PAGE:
|Publication number||US4759406 A|
|Application number||US 07/018,683|
|Publication date||Jul 26, 1988|
|Filing date||Feb 25, 1987|
|Priority date||Feb 25, 1987|
|Publication number||018683, 07018683, US 4759406 A, US 4759406A, US-A-4759406, US4759406 A, US4759406A|
|Inventors||Lonnie J. Smith, Dennis R. Wood|
|Original Assignee||Atlantic Richfield Company|
|Export Citation||BiBTeX, EndNote, RefMan|
|Patent Citations (8), Referenced by (29), Classifications (17), Legal Events (4)|
|External Links: USPTO, USPTO Assignment, Espacenet|
1. Field of the Invention
The present invention pertains to an improved wireline tool connector for interconnecting a downhole tool with a tubing string having an electrical conductor or wireline cable extending therethrough.
In operations in wellbores for producing hydrocarbon fluids and other values, difficulties arise in positioning and operating certain types of downhole tools. Various types of electrically operated downhole tools such as logging sondes and perforating tools are sometimes preferably positioned in the wellbore utilizing elongated bendable metal tubing, referred to in the art as coiled or coilable tubing, having an electrical cable or wireline for transmitting signals between the tool and the surface extending through the tubing. U.S. Pat. No. 3,401,749 to W. L. Daniel describes a method and apparatus generally of the type to which this invention pertains.
However, if the coiled tubing is not properly sealed the sometimes extremely high fluid pressures existing in the wellbore will result in the flow of wellbore fluids up the tubing to the surface. Such a condition is not normally desired and can only be corrected with prior art apparatus by actuating suitable blowout preventer rams or similar devices on the wellhead to crush the tubing to shut off the flow of fluids. Such action is undesirable as it requires replacement of the tubing and may damage the electrical wireline conductors extending therethrough.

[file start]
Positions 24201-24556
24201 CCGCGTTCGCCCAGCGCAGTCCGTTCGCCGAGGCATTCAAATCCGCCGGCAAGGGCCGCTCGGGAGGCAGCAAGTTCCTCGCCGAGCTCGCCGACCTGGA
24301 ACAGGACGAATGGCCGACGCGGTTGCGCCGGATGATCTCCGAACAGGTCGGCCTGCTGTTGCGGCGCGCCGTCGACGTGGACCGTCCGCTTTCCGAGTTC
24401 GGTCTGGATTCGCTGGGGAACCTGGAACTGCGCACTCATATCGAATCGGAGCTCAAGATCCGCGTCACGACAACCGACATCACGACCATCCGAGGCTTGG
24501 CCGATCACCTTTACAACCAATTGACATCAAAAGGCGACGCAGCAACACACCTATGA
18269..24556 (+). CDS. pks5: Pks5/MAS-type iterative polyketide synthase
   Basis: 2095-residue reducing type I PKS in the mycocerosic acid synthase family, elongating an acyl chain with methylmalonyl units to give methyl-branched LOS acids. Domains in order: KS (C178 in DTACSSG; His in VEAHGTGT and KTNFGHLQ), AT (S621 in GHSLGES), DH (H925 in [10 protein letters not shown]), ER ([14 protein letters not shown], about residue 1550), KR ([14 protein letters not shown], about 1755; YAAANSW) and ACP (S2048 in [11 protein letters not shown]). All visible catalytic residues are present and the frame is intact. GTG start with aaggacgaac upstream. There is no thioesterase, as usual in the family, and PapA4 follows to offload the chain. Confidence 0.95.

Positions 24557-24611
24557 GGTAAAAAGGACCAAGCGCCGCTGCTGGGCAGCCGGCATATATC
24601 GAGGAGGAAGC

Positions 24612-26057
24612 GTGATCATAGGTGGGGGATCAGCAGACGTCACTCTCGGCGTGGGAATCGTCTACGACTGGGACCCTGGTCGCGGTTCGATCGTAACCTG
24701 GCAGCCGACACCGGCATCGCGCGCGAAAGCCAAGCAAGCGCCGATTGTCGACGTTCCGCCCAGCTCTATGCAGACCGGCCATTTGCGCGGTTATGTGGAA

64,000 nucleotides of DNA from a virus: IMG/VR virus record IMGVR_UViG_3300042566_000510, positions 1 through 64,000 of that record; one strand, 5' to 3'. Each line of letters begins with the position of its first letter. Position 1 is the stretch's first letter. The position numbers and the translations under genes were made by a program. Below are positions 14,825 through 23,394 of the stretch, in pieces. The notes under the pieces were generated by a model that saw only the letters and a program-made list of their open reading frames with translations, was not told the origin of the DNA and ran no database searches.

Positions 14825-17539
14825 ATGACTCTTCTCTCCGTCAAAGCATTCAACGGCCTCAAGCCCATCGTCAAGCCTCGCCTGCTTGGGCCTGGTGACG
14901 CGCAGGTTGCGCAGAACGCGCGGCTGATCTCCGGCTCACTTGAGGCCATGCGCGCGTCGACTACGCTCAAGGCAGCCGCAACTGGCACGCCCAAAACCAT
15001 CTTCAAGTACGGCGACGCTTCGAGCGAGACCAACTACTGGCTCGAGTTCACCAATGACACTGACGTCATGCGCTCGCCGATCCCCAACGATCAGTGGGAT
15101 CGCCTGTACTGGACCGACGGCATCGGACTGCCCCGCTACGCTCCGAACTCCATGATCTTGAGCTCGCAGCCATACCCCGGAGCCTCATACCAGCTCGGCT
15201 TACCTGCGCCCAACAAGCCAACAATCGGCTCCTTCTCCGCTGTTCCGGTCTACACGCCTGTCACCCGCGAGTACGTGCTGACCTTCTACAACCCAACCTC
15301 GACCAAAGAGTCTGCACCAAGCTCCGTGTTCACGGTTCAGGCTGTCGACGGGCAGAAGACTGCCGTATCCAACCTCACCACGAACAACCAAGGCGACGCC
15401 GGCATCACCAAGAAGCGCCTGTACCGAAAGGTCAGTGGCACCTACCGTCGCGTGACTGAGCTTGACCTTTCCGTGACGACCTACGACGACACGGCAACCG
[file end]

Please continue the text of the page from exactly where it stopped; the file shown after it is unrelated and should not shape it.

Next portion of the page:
Accordingly, it has been deemed desirable to provide a connector between the tubing string and a downhole tool which will accommodate the extension of wireline signal conductors through the connector and which also will allow for the flow of well fluids down through the tubing string into the wellbore while preventing the flow of fluid in the opposite direction.
The present invention provides an improved connector apparatus for interconnecting a subsurface or so called downhole well tool with an elongated tubing string and wherein electrical conductors extend through the tubing string and the connector to the tool itself.
In accordance with one important aspect of the present invention, a downhole tubing connector is provided for interconnecting a wireline or other electrical downhole tool with a tubing string in such a way that electrical conductors extend through the connector and the connector is provided with shutoff valve means which allows for the flow of fluid through the tubing string into the wellbore but prevents flow of fluids in the opposite direction.
The invention provides for an arrangement wherein flexible electrical conductor wires extend through the shutoff valve including through a resilient seal in the shutoff valve closure member itself. The shutoff valve is advantageously spring biased into a closed position except when fluids pumped down the tubing string to the wellbore are under sufficient pressure to unseat the valve and permit flow of fluid into the wellbore itself.
The improved connector of the present invention further provides a frangible coupling which is located between the shutoff valve and the downhole tool in such a way that, in the event of separation of the coupling, the shutoff valve remains closed and connected to the tubing string to prevent wellbore fluids from flowing up-hole through the tubing string.
The improved connector further provides an arrangement wherein a seat member of the shutoff valve forms a fitting on the end of the tubing string attached to the connector which simplifies the construction of the connector shutoff valve and the connector body itself.